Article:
To get back to the original question: the Watchmen graphic novel rewards careful rereading with insights, and I suspect this film does the same with careful rewatching. However, I'm not 100% sure if the film will attract rewatching in people who weren't already fans. I would like to see it again, but I suspect my views are not those of the average moviegoer.

Chaim: I love that you casually work into the conversation "...the Ayn Randian Objectivism and moral certitude of comics legend Steve Ditko..." That's some Grade A geek speak right there.

My summary for the uninitiated would be this: If you like your comic book characters ambiguous, your violence extreme, your nudity gratuitous, your symbolism deep, your penises blue, your endings somber and your humor dark, this might be the movie for you. Or it might not.

Rating: 3.5 Blue Penises Out of 5

Wolter: For the initiated: If you can wait for the special DVD to see Tales of the Black Freighter, can accept that the original ending would never have made sense on the big screen (heck, be honest, you had to reread the comic just to understand it in the first place), don't have any cockamamie theories about Dr. Manhattan's penis size or circumcision status being symbolic, and can get over the gratuitous freeze-frames and slo-mo sequences during the fights, you probably will enjoy this movie. Very little was added that wasn't in the original, and it's still dense even after the judicious cuts were made. I did think the fight choreography (and to some extent the dreaded FREEZE FRAME AND SLOW MOTION) was out of place. But even if it falls flat on some levels (Nixon looks goofy as hell. There, I said it), remember how hard it is to even be in the ballpark of the source material. And how often will you have the chance to see a live action comics movie that is so visually faithful to the source material?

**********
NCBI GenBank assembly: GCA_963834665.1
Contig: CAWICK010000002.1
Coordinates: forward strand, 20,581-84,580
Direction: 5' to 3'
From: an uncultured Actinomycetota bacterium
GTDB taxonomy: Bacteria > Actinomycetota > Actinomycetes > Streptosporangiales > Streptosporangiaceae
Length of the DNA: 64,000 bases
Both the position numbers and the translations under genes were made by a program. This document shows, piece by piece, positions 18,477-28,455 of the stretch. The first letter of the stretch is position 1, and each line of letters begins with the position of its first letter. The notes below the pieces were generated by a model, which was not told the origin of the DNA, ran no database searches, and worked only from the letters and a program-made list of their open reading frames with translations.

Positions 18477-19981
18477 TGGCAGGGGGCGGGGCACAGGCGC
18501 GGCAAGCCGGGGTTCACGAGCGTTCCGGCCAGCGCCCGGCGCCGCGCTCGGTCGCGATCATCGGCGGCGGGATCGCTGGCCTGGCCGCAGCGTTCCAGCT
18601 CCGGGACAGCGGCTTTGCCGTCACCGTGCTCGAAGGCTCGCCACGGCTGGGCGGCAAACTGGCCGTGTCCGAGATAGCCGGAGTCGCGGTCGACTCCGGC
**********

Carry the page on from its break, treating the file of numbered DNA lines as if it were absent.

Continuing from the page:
Honestly, I don't know if this movie is successful on it's own terms or not, but seeing Dr. Manhattan's crystal sanctuary rise up out of the soil of Mars on the big screen is probably worth your greasy, Dorito-stained money by itself. Watch it. You paid good money to see X-Men 3, and this is definitely better than that festering, amoral, crapfest. And, oddly, a lot more fun...

Rating: 4 Sadistic Killings Out of 5 (subject to change)